Bookmark   April 20, 2011 at 12:23PM
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It's okay to start them in a dish garden, but be ready to transplant them into their own pots, and keep doing so as they grow. Jeff is so right they will grow large quickly, except the Josha Tree which I understand to be a very slow growing plant? Too much watering and moisture will cause rot. Norma

    Bookmark   April 21, 2011 at 1:47AM
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that's awesome that they sprouted for you. after that long i would have given up. I have a few flats of different kinds of seeds. Under the right conditions your seed should pop in a week to about a month, depending on the seed. Joshua tree seeds should be soaked in distilled water for 24 hours, then laid in a wet paper towel until they sprout, and that should take but a week. this should be done to all seed that have a harder shell. Joshua trees look like grass for a long time. keep seeds and sprouts under a t-5 florescent for 20 hrs a day. This will help the growth along nicely.
As for the overall conditions of your seeds a few things can be done. One is get your self a tray and a humidity dome that can be found at home depot. Also get a heat mate that you can adjust. As for the temp can get to hot. keep the light on and the seed wet. I use a grow tent in my work space. I use the humidity dome as well but don't need the bother of the expensive heat mat that can be a pain if you don't get a thermostat. My temp stays around 70 and my humidity stays at around 55. a fan is also good. may need to adjust depending on the area you live in. My summer can get worn. To hot is not good for the little sprouts.
In the wild most seedlings start out under another plant acting as protection until its able to live on its own.
Kind of lengthy, but i hope my experience with this has helped.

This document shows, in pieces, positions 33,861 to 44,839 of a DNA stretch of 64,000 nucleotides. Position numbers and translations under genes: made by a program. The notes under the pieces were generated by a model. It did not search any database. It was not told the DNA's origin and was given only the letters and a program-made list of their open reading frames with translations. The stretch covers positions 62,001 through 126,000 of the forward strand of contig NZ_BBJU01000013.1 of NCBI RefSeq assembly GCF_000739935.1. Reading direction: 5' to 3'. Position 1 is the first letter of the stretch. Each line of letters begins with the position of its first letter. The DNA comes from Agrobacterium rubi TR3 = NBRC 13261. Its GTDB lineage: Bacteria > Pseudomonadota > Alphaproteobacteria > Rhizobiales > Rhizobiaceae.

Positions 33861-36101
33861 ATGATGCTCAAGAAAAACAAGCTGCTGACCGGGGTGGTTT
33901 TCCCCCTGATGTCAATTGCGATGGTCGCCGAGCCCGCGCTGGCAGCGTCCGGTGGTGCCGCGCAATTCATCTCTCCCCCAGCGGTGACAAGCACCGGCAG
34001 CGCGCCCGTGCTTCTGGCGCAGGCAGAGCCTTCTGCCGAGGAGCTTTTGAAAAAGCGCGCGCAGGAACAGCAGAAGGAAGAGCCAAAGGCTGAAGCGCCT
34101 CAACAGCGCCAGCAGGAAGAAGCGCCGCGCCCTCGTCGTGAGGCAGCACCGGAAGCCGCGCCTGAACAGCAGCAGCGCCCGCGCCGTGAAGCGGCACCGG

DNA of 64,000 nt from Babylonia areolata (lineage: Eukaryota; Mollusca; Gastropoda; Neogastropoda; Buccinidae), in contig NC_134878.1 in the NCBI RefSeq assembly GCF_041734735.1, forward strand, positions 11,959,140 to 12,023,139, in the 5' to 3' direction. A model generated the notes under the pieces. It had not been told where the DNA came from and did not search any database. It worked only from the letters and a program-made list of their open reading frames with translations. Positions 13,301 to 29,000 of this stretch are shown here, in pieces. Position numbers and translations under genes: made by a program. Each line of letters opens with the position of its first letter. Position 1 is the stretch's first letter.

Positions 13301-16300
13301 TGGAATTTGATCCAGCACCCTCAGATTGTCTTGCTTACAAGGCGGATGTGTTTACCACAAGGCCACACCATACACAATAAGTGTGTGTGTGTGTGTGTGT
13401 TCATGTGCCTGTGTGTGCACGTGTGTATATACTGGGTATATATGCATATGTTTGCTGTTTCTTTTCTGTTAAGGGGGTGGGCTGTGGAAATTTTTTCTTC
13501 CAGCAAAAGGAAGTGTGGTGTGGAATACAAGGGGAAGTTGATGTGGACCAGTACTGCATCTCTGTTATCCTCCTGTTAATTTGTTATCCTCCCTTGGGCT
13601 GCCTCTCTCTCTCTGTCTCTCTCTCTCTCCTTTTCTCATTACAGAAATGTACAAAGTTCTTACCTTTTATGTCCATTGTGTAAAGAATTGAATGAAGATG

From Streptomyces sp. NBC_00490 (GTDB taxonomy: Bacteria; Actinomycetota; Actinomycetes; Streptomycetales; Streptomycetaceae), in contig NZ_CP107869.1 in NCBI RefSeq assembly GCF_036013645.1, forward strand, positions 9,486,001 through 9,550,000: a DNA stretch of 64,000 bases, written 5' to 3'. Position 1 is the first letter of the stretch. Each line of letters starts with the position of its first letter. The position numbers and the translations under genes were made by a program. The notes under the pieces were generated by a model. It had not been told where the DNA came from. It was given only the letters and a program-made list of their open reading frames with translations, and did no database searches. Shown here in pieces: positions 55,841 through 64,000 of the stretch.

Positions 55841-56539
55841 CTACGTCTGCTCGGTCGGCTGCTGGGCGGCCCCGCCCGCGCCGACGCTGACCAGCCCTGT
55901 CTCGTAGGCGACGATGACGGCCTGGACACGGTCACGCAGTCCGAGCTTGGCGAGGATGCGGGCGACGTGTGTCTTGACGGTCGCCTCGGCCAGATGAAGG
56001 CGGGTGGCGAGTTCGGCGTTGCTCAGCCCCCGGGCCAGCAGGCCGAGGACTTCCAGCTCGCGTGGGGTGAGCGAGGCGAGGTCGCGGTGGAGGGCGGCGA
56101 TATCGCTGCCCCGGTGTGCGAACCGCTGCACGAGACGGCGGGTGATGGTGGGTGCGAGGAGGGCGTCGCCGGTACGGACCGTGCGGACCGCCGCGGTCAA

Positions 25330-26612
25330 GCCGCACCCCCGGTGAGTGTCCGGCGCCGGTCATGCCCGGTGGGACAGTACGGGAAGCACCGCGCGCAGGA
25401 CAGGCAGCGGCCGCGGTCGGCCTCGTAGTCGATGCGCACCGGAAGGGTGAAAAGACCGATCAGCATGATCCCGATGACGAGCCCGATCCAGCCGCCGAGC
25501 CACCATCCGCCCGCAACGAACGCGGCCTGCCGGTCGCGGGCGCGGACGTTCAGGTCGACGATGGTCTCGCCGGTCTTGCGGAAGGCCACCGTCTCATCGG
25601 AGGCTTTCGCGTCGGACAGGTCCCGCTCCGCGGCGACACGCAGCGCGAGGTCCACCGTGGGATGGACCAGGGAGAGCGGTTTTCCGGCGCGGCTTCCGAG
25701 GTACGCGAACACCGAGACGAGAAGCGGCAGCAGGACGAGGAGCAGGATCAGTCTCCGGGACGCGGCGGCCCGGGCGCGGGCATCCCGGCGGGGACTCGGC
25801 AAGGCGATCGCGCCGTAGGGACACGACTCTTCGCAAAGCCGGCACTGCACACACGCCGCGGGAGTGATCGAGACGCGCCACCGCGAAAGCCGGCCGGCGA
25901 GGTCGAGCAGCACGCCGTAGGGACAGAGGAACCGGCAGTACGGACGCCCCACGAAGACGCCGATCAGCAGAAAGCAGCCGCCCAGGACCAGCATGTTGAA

Bookmark   December 18, 2011 at 2:06AM
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Someone brought me a pack of mixed cactus seeds from their trip to NM. I started all in one tray. This was a few years ago but I don't remember them taking so long to germinate. I kept the seedlings together until they were big enough to be easily handled and then potted them individually in mix that was much grittier. I had them under conditions similar to what the previous poster mentioned, T5 lights and bottom heat for several months, even after potting them up. I never bothered with a humidity dome but did keep them fairly well watered until they actually began to look like cacti but before they were individually potted. I probably ended up with about 4 different varities and just had one ID'd here the other day. Good luck.

    Bookmark   December 18, 2011 at 8:00AM
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I would love to see a recent photo of your cactus seedlings! Last spring I planted golden barrel cactus seeds. The sprouts looked like what you have in the above photos, and they took at least 6 monts to sprout...some are still sprouting up! (The seeds were teeny tiny dark red, almost black). Anyway, I'd love to see your progress, so I can get a glimpse of what to expect in another year or so.

    Bookmark   March 16, 2013 at 2:12PM